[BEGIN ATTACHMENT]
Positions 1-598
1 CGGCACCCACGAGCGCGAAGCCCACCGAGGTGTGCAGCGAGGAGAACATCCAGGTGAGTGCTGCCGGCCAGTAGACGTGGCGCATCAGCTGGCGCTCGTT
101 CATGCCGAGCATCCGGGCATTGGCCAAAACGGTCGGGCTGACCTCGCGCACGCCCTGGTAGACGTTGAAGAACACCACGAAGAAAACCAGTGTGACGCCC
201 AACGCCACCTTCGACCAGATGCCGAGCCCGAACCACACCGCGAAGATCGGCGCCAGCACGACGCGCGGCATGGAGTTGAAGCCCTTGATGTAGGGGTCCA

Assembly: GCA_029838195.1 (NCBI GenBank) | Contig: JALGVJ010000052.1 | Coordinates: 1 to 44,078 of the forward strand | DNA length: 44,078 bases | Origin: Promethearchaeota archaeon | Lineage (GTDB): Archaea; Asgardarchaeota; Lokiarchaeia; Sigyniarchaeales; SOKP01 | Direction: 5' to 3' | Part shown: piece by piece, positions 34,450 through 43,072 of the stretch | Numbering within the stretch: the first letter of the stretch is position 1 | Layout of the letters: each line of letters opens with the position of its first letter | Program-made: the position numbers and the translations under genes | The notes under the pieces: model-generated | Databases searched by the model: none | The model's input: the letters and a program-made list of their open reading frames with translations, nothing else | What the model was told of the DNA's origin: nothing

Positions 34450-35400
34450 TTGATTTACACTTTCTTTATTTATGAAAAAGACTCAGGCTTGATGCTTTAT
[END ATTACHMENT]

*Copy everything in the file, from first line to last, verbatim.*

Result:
Positions 1-598
1 CGGCACCCACGAGCGCGAAGCCCACCGAGGTGTGCAGCGAGGAGAACATCCAGGTGAGTGCTGCCGGCCAGTAGACGTGGCGCATCAGCTGGCGCTCGTT
101 CATGCCGAGCATCCGGGCATTGGCCAAAACGGTCGGGCTGACCTCGCGCACGCCCTGGTAGACGTTGAAGAACACCACGAAGAAAACCAGTGTGACGCCC
201 AACGCCACCTTCGACCAGATGCCGAGCCCGAACCACACCGCGAAGATCGGCGCCAGCACGACGCGCGGCATGGAGTTGAAGCCCTTGATGTAGGGGTCCA

Assembly: GCA_029838195.1 (NCBI GenBank) | Contig: JALGVJ010000052.1 | Coordinates: 1 to 44,078 of the forward strand | DNA length: 44,078 bases | Origin: Promethearchaeota archaeon | Lineage (GTDB): Archaea; Asgardarchaeota; Lokiarchaeia; Sigyniarchaeales; SOKP01 | Direction: 5' to 3' | Part shown: piece by piece, positions 34,450 through 43,072 of the stretch | Numbering within the stretch: the first letter of the stretch is position 1 | Layout of the letters: each line of letters opens with the position of its first letter | Program-made: the position numbers and the translations under genes | The notes under the pieces: model-generated | Databases searched by the model: none | The model's input: the letters and a program-made list of their open reading frames with translations, nothing else | What the model was told of the DNA's origin: nothing

Positions 34450-35400
34450 TTGATTTACACTTTCTTTATTTATGAAAAAGACTCAGGCTTGATGCTTTAT